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Fires close part of Lava Beds

Mail Tribune/file photoCavers exit Valentine Cave at Lava Beds National Monument. Parts of the park were closed this week when the Antelope fire broke containment and headed toward the monument.

Concerns about the Antelope fire in Siskiyou County, California, which is rapidly spreading, has caused Lava Beds National Monument to close the southwest section of the park.

Park officials said the Antelope fire spotted out of containment lines near Red Cap Mountain Monday and ran four miles north and then crossed the Forest Road 15 overnight.

“Due to the Antelope fire escaping containment and encroaching on the western boundary of the park, much of Lava Beds National Monument is now closed to visitors” the Park Service said on its Facebook page Thursday.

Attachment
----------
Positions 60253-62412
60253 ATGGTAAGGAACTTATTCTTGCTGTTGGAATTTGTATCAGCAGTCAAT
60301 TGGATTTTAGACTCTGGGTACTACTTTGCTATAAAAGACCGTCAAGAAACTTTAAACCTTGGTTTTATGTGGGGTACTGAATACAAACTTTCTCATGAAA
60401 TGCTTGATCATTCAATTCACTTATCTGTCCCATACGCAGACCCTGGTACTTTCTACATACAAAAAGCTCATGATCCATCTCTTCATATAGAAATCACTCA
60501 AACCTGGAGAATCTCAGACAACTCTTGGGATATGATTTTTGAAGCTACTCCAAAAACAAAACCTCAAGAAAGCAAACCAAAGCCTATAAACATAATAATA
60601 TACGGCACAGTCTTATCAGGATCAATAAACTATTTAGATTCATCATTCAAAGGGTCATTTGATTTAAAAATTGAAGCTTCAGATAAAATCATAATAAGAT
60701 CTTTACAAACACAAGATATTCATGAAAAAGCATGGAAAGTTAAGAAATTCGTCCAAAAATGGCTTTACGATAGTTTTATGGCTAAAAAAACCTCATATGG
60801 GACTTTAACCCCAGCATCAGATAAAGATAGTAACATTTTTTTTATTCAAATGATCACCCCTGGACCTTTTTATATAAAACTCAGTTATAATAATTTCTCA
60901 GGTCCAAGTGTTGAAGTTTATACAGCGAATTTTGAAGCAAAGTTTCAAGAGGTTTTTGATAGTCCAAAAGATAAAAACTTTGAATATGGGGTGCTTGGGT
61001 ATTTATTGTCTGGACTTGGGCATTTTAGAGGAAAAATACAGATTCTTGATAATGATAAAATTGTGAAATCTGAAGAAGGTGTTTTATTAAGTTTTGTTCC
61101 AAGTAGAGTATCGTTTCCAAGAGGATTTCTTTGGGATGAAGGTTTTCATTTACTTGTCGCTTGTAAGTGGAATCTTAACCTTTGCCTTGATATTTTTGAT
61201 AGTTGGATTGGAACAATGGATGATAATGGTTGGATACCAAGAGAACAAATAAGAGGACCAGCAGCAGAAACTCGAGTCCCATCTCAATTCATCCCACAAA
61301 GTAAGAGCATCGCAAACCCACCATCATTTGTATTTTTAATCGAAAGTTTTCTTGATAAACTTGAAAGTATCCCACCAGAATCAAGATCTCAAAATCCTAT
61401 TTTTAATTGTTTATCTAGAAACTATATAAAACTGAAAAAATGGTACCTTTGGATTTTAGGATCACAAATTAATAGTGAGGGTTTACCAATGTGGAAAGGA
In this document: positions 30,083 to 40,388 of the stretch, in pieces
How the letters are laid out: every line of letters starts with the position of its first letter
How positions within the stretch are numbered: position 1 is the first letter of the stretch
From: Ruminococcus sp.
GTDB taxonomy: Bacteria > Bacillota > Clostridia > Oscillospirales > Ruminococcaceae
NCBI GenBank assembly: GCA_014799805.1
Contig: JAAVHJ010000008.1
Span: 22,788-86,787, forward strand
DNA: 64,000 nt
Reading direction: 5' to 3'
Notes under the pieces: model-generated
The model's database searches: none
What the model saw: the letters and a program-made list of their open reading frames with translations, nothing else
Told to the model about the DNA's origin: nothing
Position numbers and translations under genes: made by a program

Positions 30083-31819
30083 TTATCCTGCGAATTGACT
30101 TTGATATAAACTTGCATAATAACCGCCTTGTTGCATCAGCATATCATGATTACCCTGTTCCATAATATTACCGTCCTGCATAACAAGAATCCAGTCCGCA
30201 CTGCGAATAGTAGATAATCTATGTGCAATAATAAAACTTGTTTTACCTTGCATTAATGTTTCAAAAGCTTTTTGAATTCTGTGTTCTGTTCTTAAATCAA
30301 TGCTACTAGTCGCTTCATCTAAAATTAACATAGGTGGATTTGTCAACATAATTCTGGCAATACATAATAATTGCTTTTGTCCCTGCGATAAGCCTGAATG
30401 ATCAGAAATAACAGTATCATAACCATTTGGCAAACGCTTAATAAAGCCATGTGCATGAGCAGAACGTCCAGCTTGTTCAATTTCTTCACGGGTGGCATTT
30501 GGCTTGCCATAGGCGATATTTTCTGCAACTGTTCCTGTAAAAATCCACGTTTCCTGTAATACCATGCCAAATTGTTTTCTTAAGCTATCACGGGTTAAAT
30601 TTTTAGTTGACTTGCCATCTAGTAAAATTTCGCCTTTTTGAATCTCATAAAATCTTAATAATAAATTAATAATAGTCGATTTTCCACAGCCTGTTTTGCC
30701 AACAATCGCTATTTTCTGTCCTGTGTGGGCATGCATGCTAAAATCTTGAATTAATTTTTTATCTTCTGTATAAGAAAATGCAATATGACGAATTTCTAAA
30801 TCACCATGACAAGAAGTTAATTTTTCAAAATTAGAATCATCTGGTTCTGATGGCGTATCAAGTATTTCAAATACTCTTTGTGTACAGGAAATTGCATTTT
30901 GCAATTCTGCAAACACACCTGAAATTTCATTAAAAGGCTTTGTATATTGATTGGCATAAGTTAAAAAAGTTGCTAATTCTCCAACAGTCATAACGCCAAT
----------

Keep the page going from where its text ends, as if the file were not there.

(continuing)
"The road from the main park entrance station at Gillem's Bluff trailhead parking area to Captain Jacks Stronghold and Hill Road remains open. Petroglyph Point is also open. All other areas and routes remain closed until further notice,“ park officials said. “The fire is encroaching on the portion of the park that did not burn last year in the Caldwell fire.

The closure includes Merrill Cave, the Whitney Butte Trail, Heppe Cave, Mammoth Crater, the Big Nasty Trail, and the Medicine Lake Road. Fleener Chimneys also remains closed due to wasp activity.

The Antelope fire, which began Aug. 1, had burned more than 98,000 acres as of Thursday afternoon, and containment dropped from 83% Tuesday to 77% Thursday.

On Monday afternoon, Medicine Lake residents were ordered to evacuate immediately because of the fast-moving spot fire. The mandatory evacuation order includes areas near Tennant in Siskiyou County’s Butte Valley.

Park officials previously announced the visitor center would be closed for maintenance from Monday, Sept. 13, to Friday, Sept. 17. Rangers will be stationed outside the building during the closure.